The Folk of the Air
by Peter S. Beagle
When Grace loaned me this book, she mentioned that she didn’t know why it wasn’t in print. Casting about online, I found out that Beagle is in fact in the process of rewriting it. Which disappointed Grace, as the book is a favourite of hers, and she likes it as it is. I can her point, but I can also see Beagle’s. The novel’s a fine tale about a wandering musician who gets involved with a group not wholly unlike the Society for Creative Anachronism, and then also with magic and old Gods and time-lost souls. But it’s slightly loose, the plot maybe not so perfectly constructed. Yet there’s no doubt that overall, it’s a very strong book.
What anchors the novel is its sense of emotional reality. On the one hand, it’s about fantasy and the fantastic impinging on and shaping reality; so it’s about a sense of transcendence, about being touched by extraordinary powers. But it’s also about real life, about mundanity, if you will, in the various senses of the word, about love and lost love and moving on from lost loves. It’s genuinely realistic, in that sense. And it has a heft, a credibility, that many attempts to mix fantasy into reality don’t attain.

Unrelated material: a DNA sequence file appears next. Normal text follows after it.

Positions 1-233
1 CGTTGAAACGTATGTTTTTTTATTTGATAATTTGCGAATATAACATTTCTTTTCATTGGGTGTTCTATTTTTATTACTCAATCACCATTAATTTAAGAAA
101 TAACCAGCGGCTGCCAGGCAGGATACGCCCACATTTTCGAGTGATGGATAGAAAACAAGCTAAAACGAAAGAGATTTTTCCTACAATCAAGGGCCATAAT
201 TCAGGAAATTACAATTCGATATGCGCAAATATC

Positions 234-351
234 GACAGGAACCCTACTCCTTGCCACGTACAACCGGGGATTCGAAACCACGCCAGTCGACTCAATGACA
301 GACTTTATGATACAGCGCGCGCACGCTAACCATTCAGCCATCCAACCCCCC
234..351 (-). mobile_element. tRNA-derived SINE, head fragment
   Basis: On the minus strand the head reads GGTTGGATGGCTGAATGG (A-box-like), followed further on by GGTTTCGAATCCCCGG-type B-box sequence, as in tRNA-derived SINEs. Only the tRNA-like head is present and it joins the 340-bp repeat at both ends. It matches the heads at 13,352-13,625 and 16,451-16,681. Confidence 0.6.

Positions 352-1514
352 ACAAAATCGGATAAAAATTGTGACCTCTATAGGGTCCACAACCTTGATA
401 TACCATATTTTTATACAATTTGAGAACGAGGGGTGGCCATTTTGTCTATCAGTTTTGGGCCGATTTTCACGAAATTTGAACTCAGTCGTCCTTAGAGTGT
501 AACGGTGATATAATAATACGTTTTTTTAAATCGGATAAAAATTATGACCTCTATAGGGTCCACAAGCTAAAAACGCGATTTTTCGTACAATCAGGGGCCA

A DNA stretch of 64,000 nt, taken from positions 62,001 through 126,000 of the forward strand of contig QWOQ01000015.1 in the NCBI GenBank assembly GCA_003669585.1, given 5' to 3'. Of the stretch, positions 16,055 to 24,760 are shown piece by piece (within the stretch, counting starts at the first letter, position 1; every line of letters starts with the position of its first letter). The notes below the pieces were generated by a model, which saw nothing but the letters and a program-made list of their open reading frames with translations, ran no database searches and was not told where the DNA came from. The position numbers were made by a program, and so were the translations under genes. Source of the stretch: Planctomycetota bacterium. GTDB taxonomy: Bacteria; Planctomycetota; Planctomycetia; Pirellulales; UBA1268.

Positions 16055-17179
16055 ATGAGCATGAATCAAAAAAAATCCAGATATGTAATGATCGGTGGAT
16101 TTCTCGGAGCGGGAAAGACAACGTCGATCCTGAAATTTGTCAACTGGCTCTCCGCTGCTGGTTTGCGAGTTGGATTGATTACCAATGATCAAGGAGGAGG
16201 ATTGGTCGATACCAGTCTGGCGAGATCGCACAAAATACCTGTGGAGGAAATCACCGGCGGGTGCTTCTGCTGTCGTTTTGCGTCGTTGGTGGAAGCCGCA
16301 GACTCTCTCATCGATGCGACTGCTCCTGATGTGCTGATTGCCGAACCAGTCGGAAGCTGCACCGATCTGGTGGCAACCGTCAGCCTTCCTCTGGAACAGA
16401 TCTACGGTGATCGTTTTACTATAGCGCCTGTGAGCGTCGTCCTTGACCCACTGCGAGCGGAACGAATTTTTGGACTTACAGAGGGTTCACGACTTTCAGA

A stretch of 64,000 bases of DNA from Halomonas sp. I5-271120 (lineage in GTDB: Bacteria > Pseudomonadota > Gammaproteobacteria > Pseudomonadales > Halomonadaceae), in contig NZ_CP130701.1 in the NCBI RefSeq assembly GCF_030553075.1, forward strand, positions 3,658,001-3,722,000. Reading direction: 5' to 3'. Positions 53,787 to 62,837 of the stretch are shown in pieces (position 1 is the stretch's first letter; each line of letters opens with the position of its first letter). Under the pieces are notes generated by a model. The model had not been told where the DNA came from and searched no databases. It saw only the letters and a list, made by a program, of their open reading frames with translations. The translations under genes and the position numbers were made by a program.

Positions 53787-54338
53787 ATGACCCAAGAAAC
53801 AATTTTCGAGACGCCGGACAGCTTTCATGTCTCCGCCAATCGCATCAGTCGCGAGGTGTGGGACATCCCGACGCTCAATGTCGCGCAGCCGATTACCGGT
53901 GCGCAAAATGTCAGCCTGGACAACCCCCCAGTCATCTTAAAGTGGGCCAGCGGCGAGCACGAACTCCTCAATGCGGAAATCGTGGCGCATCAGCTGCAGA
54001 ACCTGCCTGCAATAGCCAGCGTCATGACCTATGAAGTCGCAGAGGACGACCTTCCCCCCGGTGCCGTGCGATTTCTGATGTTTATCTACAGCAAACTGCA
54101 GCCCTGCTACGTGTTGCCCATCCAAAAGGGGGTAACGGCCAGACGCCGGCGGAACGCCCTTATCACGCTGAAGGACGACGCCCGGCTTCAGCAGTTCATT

But, yes, I can see why Beagle would want to rewrite it, if only to reshape its plot; the novel sometimes doesn’t seem to build in any obvious way. There are payoffs at the end, but the book seems to wander into them, with incidents not quite building on each other in the ways they perhaps ought to. The atmosphere of the book is strong, but becomes somewhat diffuse as a result.
Still, this is a fine book. The character work is fine, the prose exceptional. A lesser writer could be quite happy with having produced this novel; I have to think it says something about Beagle that he’s determined to do better.